Most images of Artemis depict a maiden yielding a bow and arrow. She is the Katness Everdeen of the Olympian world in that respect. Her character most certainly can be the foundation of many strong female characters, especially in a day where women are viewed as sex objects or weaker in intelligence. Artemis should be held up as an example of what is missing in our literature today; the free-thinking female character who can hold her own. Maybe similar to Laura Croft…just without the big boobs.

When researching my first novel, Artemis was one of my favorite gods in the throne room. Now, I think she is also one of my favorite examples of what female characters can represent. I want to structure my characters around this image. I want to provide a fresh take on the female character in hopes I inspire young women to be independent.

Monday, April 22, 2013

Monday's Quote

"Hold fast to dreams, for if dreams die, life is a broken winged bird that cannot fly." ~ Lanston Hughes

This isn't a writing quote, but got the most likes on my facebook page. It is easy to let people convince us that our dreams are not possible. I have learned in the writing business that I am the only one who can make the decision to quit. And I am no quitter. :)

Happy Monday everyone!

Friday, April 19, 2013

Five Things Tinker Bell Taught Me: a cat’s life

Growing up, I had a cat named Tinker Bell. Here are a few things she taught me.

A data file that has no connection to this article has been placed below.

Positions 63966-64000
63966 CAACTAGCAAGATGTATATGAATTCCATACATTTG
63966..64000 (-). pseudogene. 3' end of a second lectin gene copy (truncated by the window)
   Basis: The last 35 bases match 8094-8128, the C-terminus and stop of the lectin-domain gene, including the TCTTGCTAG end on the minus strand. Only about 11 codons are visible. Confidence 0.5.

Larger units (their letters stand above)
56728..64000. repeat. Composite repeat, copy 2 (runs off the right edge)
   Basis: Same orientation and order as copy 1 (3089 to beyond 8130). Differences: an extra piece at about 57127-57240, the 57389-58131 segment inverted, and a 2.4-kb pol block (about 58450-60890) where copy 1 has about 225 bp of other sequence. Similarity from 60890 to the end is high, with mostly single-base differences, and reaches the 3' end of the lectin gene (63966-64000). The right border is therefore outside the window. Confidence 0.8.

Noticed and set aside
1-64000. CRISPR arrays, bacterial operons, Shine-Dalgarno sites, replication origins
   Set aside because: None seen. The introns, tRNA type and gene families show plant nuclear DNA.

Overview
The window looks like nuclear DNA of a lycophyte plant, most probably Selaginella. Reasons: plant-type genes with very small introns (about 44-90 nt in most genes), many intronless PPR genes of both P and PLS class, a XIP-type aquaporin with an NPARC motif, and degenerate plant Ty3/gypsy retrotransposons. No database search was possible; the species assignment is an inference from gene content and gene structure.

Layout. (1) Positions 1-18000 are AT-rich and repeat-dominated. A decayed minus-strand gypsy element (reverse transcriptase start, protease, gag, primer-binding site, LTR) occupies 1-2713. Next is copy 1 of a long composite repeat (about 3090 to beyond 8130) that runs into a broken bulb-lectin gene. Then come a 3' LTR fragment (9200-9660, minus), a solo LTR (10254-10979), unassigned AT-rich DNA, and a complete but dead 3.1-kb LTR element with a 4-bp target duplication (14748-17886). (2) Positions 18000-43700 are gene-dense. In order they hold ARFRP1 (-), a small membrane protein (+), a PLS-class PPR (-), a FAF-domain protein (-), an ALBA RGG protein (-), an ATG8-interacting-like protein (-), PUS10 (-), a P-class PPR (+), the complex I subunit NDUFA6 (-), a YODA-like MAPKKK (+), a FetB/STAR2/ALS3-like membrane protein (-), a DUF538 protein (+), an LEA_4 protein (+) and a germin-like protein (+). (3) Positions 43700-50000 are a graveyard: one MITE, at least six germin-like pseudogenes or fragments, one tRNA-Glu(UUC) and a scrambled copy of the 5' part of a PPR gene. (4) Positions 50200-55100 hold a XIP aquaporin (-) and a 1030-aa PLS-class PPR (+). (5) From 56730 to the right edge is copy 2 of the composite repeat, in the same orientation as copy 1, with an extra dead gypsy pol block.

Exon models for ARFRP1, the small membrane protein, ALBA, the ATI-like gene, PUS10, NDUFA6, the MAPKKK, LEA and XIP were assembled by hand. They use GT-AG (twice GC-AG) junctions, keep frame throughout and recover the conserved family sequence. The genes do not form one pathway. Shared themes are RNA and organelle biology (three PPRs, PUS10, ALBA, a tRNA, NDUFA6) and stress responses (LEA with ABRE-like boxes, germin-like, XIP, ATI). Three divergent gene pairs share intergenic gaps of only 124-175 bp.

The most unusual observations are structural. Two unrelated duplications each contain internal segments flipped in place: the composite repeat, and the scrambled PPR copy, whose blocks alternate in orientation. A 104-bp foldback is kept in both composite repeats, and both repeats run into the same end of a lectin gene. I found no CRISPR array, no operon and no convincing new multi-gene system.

1. The sweetest things can come from the wickedest of circumstances. When we obtained her mother, we weren’t planning on a litter. But, at six months our cat became pregnant with Tinker Bell’s litter. This mom was wild. She rubbed against people’s legs, suck them into petting, and then attack with claws extended. She would hide in hallways to attack feet. She even got hit by a car, crawled home, and still managed to live another thirteen years. But Tinker Bell, a cuddly kitten, came from her. It’s good to remember that sometimes life can deliver a lot of evil, but many times the best things arise from it.
2. When you get kicked out of one spot, find another. Her said mother also kicked her out of our front yard and the back belonged to the dog. Therefore, Tinker Bell had to find other places to roam. I find this relevant, especially in a profession like writing. There are a lot of publishing houses and agents who might not think I am good for them. But, there is a place for me. So I might bounce from place to place, but eventually I will find my spot.
3. Being held back on a leash is never good. One year, the city placed a quarantine on all city animals. I think it had something to do with skunks in the city. Anyway, my parents were going to ignore the order until said mother cat decided the one person she loved was the nice animal control agent patrolling the neighborhood. Trying to cater to our outside cats, we decided on a leash. Tinker Bell tasted freedom, lunged for the gate, and found herself propelled back to the house. She ignored my father for years after the incident (he was the one to put her on the leash). Don’t allow anyone/anything to hold you back. Forever grow and explore.
4. Sometimes we must do undesirable things. I was in elementary school for most of Tinker Bell’s life. Therefore, I dressed her up and paraded her around. She was not a willing participant, tolerating it until she could escape. One time she made off still wearing a shirt and shorts I never saw again. But, at the end of the day, it was my bed she slept on. Sometimes, life requires us to do undesirable things; school, bills, activities. We have to do them, because the rewards are better than solitude.